论舞蹈与佛教之间的共性 : 以云门舞集与《流浪者之歌》为个案 = Exploring the similarities between dance and buddhism : a case study on cloud gate dance theatre and songs of the wanderers
Pang, Cai Feng
Date of Issue2016-04-01
College of Humanities, Arts, and Social Sciences
The understanding and interpretation of religion have morphed over the years as globalization and technology amalgamate with everyday lives. This has witnessed an increasing trend of artists expressing their views about religion through various forms of arts, or exhibiting pieces that are influenced by religious beliefs. The relationship between performing arts and religion has long existed before there were any formal records. In today’s world, it is undisputed that one of the more prominent performing arts groups that incorporate Buddhism in its performances is Taiwanese dance troupe, Cloud Gate Dance Theatre. Cloud Gate Dance Theatre of Taiwan (or Cloud Gate in short) debut its most popular performance, Song of the Wanderers in 1994 and it was well-received by audience and critics from all over the world. The piece was an adaptation from Siddhartha, a novel by German writer Hermann Hesse, after Cloud Gate’s founder cum artistic director Lin Hwai-min returned from his pilgrimage to Bodhgaya where Buddha gained enlightenment. Song of the Wanderers which reflected various Buddhism beliefs was said to be the quintessential of Lin’s life experiences and spiritual growth involving his retreat at Bodhgaya as well as his exposure to various religious rituals and ethnic dances. The novel "Siddhartha" was about the journey of self-discovery of a man named Siddhartha during the time of Gautama Buddha. The interesting thing is that Siddhartha is also the name of Gautama Buddha before his enlightenment, and the experiences of Siddhartha are similar to that of Buddha. His journey also surfaced a few teachings in Buddhism which were translated into dance by Cloud Gate. The nature of dance is seemingly conflicting with the principles of Buddhism when the former is a material appearance while the latter advocates not being adamant about physicality or form. Both, however, are able to co-exist because of their similarities. This paper uses Cloud Gate’s piece, Songs of the Wanderers as a case study to analyse the similarity between dance and Buddhism.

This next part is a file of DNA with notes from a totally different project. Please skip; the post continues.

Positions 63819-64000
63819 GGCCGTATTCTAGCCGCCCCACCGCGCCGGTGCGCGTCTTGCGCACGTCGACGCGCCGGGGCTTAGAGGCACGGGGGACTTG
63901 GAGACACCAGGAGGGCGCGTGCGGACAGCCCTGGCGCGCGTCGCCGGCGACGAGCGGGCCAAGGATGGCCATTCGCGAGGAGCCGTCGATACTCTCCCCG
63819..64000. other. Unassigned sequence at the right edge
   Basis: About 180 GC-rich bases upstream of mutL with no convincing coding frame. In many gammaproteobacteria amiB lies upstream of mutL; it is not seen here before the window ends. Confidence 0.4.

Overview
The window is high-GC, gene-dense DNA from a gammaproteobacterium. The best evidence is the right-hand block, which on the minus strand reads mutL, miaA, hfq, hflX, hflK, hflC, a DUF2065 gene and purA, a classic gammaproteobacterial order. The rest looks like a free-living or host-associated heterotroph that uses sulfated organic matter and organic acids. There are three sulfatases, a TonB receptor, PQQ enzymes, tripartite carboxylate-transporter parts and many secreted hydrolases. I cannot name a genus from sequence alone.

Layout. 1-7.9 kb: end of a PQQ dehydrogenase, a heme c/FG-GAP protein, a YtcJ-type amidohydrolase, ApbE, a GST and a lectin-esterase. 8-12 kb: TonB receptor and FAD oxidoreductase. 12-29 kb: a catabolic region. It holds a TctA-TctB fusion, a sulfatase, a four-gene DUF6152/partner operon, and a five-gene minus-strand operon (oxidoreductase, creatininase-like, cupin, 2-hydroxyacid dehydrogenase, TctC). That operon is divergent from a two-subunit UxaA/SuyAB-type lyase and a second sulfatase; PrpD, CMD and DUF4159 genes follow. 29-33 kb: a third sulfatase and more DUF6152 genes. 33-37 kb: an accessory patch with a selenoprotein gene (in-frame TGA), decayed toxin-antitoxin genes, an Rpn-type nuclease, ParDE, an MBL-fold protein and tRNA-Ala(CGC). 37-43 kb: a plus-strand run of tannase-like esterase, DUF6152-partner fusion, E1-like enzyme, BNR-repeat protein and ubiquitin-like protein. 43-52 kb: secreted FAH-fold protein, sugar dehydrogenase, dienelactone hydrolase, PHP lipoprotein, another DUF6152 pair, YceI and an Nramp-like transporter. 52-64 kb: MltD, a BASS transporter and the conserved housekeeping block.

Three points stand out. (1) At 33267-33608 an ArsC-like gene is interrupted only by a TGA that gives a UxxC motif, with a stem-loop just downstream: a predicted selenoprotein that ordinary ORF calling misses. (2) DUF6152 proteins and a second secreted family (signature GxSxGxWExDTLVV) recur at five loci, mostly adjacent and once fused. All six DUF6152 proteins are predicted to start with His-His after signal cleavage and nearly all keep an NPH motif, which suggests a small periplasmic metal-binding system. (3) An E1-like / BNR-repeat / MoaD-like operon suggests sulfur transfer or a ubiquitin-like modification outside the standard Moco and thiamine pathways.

Final Year Project (FYP)
Nanyang Technological University